Twenty-three years ago, The Business Times in Singapore embraced the World Wide Web and launched an online version of its daily newspaper, the first English-language newspaper in Asia to do so.
More than two decades later, news organisations in the region are still figuring out how to adapt to the digital age, and there are big challenges to overcome in the future. Thanks to the rise of ad blockers on desktop and mobile, the ads-based revenue model that has dominated the media industry over the last decade is showing signs of wear.
Meanwhile in January this year, Facebook dealt publishers a major blow by announcing an overhaul to its news feed algorithm that would de-prioritise content from brands and publishers. But while some were quick to paint the Facebook news as a doomsday scenario, all is not lost. New high-tech tools and platforms have emerged that may offer a lifeline to an industry that’s been treading water for decades.
Better yet, these tools aren’t just providing a short-term fix. They’re enabling entirely new business models – things like online subscriptions and marketplaces – to emerge that will change the way we create and consume content online, and pave the way for more sustainable companies to emerge in the years ahead.
The rise of subscription-based media businesses in Asia
It’s one of the more obvious solutions – because it’s a model the publishing industry has historically used to great success when print reigned supreme – but an increased willingness among consumers to pay for digital news subscriptions could counter the disruption in revenue for media companies, and build deeper relationships with readers in the process. Deloitte predicts that by the end of the year, 50% of adults in developed countries will have at least two online-only media subscriptions, and by the end of 2020, that number will double to four.
The Straits Times, Singapore’s largest English-language daily, implemented a paywall in 2015 to coincide with the paper’s 170th anniversary. Internationally, Wired is another publication experimenting with a paywall. Commenting on the announcement, Bob Sauerberg, chief executive of Condé Nast, said, “...if you have distinct content that is unique and special, there’s a massive trend toward subscription-based businesses.”
But it’s not just the big names. Niche subscription-based publishers like Sinocism (Bill Bishop’s daily China newsletter, which boasts +30k daily email subscribers) and The Hustle (daily tech and business news) are betting on the value of high-quality, specific content sent directly to readers’ inboxes.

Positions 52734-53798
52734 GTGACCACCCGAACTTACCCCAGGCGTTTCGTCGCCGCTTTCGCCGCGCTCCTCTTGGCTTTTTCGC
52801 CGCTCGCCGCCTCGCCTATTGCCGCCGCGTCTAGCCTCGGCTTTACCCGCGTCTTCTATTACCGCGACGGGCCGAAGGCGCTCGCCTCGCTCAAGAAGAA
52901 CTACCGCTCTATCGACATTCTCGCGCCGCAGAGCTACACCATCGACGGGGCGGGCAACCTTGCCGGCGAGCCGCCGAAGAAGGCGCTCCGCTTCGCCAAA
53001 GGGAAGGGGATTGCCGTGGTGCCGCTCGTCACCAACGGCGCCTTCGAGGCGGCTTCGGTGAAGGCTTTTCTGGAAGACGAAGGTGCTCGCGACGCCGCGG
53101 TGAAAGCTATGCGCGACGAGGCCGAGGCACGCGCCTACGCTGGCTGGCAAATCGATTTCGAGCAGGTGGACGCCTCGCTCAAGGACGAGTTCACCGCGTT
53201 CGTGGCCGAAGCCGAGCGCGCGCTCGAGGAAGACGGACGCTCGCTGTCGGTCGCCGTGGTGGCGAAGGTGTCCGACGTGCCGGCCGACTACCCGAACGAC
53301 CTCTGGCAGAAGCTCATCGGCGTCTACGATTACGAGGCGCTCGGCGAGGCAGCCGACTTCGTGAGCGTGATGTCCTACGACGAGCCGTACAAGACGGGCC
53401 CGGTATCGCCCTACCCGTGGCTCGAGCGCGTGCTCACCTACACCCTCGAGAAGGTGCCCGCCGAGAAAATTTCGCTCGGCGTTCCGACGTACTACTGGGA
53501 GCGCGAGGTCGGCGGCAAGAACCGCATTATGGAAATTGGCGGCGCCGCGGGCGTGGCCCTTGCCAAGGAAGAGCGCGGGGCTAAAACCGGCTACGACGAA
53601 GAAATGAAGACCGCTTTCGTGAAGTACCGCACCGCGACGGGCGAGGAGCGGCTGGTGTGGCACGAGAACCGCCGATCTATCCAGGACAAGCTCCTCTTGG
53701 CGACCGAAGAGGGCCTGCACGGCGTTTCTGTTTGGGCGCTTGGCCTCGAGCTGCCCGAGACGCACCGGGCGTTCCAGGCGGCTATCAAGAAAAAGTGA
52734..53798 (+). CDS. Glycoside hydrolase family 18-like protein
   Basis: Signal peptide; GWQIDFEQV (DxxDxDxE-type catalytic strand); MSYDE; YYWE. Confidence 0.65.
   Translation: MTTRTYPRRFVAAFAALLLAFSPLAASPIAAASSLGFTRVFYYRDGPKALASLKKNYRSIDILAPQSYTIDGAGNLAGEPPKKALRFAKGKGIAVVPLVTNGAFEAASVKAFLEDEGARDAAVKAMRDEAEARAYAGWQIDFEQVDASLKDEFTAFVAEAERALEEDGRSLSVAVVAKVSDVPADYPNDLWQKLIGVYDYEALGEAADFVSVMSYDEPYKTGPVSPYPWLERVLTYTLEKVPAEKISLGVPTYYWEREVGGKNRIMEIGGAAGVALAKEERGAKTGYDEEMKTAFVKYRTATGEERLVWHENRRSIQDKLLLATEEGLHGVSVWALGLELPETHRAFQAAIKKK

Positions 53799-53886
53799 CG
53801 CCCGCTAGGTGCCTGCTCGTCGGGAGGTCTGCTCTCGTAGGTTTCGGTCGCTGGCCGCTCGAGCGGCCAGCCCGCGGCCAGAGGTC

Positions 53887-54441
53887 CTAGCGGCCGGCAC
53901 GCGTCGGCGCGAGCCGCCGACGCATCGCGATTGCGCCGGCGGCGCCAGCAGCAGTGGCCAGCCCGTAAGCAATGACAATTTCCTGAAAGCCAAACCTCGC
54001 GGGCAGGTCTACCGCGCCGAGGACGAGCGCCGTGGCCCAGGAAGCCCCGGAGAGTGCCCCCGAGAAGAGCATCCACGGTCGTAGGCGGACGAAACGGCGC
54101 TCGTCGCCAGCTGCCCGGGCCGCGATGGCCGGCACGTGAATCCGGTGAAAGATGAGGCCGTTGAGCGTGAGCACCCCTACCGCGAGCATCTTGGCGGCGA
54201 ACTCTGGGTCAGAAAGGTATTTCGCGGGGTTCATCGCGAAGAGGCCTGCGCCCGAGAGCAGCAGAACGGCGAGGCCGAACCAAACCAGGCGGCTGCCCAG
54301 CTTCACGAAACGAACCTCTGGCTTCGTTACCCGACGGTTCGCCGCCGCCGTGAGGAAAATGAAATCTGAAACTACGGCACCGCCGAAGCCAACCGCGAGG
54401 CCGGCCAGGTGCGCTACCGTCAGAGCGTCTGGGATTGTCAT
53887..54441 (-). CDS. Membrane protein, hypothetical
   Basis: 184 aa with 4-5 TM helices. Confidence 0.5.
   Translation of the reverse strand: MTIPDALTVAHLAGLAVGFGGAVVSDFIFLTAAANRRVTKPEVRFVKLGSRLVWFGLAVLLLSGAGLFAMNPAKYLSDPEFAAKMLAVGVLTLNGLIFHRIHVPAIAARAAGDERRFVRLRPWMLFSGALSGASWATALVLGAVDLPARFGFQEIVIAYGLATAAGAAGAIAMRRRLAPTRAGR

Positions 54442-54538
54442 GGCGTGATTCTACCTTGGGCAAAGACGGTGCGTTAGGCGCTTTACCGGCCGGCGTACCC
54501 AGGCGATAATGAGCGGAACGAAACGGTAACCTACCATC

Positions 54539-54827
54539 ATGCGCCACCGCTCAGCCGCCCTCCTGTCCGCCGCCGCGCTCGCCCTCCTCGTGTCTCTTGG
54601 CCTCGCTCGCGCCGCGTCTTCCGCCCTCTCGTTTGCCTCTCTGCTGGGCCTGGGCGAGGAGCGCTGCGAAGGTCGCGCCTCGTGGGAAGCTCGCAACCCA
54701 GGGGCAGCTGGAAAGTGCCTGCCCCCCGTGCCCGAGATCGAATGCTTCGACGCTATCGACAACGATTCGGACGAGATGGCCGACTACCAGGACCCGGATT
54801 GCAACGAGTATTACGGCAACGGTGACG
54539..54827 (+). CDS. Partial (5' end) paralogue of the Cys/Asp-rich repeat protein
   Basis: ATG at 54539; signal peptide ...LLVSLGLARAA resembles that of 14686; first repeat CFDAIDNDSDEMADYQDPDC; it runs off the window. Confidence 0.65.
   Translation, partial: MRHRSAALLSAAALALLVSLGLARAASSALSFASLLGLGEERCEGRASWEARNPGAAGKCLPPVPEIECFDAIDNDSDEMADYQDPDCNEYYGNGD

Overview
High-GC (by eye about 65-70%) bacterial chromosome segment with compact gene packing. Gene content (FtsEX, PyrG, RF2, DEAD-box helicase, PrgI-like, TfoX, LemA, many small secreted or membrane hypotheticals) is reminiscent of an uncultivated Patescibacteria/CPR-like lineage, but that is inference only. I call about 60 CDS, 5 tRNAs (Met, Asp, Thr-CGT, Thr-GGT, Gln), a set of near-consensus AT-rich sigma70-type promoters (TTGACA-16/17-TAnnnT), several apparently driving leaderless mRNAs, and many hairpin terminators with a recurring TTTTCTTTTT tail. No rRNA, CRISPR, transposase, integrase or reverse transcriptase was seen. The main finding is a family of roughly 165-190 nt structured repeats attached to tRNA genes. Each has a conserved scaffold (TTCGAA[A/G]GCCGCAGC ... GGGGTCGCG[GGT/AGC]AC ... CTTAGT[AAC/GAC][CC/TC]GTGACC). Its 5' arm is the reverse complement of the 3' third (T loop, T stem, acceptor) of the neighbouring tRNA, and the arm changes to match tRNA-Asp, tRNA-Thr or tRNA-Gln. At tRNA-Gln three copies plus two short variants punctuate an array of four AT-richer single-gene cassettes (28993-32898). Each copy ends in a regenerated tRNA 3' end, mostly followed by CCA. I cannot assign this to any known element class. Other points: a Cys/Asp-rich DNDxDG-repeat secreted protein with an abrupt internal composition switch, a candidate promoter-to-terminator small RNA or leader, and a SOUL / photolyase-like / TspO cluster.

The Hustle, in particular, has already seen impressive traction. With more than 500k subscribers and a 40 percent open rate – nearly twice the industry average – it plans to expand its services in 2018. By leveraging new technology tools and services, smaller publishers (as well as bigger ones) can quickly spin up new subscription offerings and reinvent their business models in real-time.
Media as a marketplace
But it’s not just subscription models that are catching on in popularity among readers. New publishing platforms are providing opportunities to for writers to reach and monetise audiences beyond traditional media publications.
Medium, which distributes subscribers’ fees based on the number of claps writers receive on an article, is a great example. And with Purple, writers can create their own text-message subscription channels. For self-publishing, Substack gives any writer the tools to become as successful, including hosting, publishing and billing. And for one-off publications, there’s Issuu’s recently launched Digital Sales.
Of course, as writers publish on these new platforms, they will also get paid in new ways. Technology companies like Stripe, whose technology powers popular marketplaces like Kickstarter, are building backend infrastructure to facilitate the exchange of payment from reader to platform to publisher.
The new media industry is also showing signs of growth similar to its on-demand counterparts: In the last four months, Medium claps, Substack, Issuu’s Digital Sales, and Purple all emerged on top of Stripe Connect, the company’s product for marketplace businesses.
There’s still a long road ahead for the industry, but for the first time in a while, technology isn’t disrupting publishers. It is making it easier for them to experiment with alternative revenue models and deliver content in new, creative ways.
Those concerned with the long-term stability of creators, publishers and journalists should view Facebook’s recent announcement as a turning point for the entire industry -- one that will see The Straits Times, The Business Times and other notable Asian publications adapt to enjoy success in the digital economy.
Piruze Sabuncu is head of Southeast Asia and Hong Kong at Stripe.